Summer vacation means sleeping late, staying up late, and doing very little except enjoying time out of school. However, did you know that the average student loses one to three month’s math and reading gains made over the prior year? Academic losses are so common among students that educators have given the phenomena a name: Summer Brain Drain.
This makes starting the following school year difficult.
Summer Brain Drain may even be worse for ADHD students already having trouble at school.
Going to school daily provides schedules and routines. The summer break means those routines aren’t there. Expectations are lowered or relaxed. Even sleep schedules are often totally abandoned.
Unfortunately, exercise is often replaced with computer time, watching movies, or playing video games with friends. That’s a bad idea. While there’s nothing wrong with playing video games or watching movies, sedentary activity must always be balanced with exercise. This is especially important for an ADHD student.
So here are some tips that should help prevent Summer Brain Drain:
• Take advantage of the summer months to start your Play Attention program. Summer is a great time to start Play Attention because you will have the time to get a solid routine, begin strengthening cognitive skills, and work on eliminating distracting behaviors. Play Attention is the only program available that integrates feedback technology, attention training, memory training, cognitive skill training and behavior shaping. This guarantees you will have the most complete program available.
• Organize your life and set a consistent routine with ADHD Nanny.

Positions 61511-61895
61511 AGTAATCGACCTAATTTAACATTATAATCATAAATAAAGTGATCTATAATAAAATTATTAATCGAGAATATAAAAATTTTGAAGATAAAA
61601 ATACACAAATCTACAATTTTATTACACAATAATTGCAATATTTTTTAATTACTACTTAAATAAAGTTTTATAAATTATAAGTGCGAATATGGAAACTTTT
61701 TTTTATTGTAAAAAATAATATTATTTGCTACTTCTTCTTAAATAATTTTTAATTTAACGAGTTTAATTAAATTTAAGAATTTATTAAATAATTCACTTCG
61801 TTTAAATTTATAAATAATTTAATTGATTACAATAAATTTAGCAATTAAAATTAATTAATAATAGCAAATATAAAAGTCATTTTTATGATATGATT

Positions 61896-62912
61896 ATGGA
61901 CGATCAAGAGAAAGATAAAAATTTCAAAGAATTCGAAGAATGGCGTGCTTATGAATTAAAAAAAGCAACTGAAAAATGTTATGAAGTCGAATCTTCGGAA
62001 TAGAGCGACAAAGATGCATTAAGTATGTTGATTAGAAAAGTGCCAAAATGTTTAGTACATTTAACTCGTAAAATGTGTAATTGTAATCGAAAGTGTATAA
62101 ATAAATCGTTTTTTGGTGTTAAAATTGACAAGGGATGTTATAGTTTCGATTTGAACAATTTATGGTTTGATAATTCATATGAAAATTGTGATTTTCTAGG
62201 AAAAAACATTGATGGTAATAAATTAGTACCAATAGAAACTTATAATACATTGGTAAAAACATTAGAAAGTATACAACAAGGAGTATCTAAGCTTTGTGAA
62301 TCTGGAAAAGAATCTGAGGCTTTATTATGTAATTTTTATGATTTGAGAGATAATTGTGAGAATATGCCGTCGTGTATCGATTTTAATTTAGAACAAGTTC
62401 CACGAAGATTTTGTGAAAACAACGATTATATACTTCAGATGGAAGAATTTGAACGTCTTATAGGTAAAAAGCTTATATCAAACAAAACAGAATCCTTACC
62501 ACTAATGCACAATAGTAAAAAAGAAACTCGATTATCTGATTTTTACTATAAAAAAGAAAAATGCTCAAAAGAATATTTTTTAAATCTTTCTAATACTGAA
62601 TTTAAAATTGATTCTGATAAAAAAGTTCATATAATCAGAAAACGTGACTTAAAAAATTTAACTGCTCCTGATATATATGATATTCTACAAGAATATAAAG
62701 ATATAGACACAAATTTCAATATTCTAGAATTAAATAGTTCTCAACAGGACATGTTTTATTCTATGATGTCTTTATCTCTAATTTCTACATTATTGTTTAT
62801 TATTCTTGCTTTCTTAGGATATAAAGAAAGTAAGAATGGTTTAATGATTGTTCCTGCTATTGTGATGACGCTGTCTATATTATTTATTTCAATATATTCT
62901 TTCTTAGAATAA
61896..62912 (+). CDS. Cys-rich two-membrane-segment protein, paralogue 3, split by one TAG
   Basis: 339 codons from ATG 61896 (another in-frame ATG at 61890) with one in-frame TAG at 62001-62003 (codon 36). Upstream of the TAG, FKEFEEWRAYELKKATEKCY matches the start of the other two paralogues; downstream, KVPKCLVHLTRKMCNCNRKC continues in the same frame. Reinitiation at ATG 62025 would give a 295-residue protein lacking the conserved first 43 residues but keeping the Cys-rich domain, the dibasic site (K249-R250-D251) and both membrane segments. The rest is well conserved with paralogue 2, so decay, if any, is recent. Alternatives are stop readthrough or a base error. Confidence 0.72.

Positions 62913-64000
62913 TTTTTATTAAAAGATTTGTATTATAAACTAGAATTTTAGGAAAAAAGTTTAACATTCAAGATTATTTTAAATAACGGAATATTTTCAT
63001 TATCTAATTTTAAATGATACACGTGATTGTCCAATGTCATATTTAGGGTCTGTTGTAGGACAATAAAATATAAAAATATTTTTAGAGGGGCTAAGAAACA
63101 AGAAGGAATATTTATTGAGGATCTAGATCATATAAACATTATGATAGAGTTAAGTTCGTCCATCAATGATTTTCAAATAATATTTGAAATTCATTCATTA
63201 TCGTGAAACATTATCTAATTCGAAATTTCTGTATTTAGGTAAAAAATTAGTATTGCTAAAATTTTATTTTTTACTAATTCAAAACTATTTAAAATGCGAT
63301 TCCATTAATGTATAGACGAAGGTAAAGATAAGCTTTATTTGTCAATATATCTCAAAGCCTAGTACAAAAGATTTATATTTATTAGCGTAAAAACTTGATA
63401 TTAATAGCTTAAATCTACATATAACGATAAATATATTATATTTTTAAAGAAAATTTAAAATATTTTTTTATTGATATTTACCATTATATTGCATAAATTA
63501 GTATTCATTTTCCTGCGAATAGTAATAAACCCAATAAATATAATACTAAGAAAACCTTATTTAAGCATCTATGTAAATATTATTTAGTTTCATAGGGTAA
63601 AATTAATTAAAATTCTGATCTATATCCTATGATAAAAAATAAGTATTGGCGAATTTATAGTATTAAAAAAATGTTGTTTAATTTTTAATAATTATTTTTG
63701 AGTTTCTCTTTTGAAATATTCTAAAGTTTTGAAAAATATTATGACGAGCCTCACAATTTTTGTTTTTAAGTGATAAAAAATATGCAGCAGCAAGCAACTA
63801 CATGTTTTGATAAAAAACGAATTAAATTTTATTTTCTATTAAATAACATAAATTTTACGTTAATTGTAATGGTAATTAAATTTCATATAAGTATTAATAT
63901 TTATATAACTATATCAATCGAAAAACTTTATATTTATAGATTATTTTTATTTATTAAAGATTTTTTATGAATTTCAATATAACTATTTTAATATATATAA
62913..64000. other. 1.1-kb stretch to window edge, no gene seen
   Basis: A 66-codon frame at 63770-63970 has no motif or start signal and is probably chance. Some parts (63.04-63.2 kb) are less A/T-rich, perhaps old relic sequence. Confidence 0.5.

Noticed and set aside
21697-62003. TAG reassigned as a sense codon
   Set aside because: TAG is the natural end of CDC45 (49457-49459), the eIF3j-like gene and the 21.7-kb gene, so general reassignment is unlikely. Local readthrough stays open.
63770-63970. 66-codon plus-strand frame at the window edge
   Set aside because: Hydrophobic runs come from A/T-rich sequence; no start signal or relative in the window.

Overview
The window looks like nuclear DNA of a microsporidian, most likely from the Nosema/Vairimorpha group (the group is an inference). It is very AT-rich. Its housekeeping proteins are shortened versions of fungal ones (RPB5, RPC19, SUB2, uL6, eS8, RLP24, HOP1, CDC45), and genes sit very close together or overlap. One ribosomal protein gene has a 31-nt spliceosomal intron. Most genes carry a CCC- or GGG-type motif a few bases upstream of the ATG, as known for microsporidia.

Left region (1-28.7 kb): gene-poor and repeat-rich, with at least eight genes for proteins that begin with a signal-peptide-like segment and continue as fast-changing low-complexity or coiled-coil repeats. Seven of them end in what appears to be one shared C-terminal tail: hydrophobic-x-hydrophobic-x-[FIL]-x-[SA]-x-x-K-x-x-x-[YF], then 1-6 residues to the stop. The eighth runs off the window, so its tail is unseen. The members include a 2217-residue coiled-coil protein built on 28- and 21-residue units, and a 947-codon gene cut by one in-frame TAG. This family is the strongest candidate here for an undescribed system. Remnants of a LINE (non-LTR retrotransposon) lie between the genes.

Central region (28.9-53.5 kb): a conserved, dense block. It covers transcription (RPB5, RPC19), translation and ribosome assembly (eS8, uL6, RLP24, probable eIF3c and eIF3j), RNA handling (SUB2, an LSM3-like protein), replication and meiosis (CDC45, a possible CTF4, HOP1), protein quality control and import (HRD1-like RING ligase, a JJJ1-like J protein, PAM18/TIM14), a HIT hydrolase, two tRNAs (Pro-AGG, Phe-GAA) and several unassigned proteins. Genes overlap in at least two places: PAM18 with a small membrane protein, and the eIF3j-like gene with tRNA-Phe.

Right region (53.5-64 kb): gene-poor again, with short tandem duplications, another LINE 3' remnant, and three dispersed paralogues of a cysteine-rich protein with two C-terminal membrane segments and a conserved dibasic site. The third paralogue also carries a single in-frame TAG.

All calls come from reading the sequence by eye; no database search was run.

• Read. Decrease reading losses by developing a fun reading plan with your child. Select reading level appropriate books and have fun discussing them and even acting out some scenes!
• Plan trips to the library for story telling, selecting a new book, or even just browsing the magazine selection.
• You’ll likely go to the mall, grocery store, or gas station over the summer. Make these math trips! Use numbers found at these locations to create on the spot games with prizes. Even you car’s trip meter can be of service for math problems.
• Set a routine. Sleeping late is fine as long as it’s balanced with proper exercise and proper bedtime. Remember your teen will need far more sleep than your 6 – 12 year old.
• Get outside…a lot. Working in the yard promotes better attention. No kidding! Being in a green environment has been shown to decrease attention problems, so get outside and play!
• Establish a balanced diet. The high fat, high sugar diet commonly consumed in the US has been shown to contribute greatly to attention issues as well as obesity. Avoid too much fast food even though it’s convenient. Dinner time at the table with a balanced meal promotes both family harmony and good health.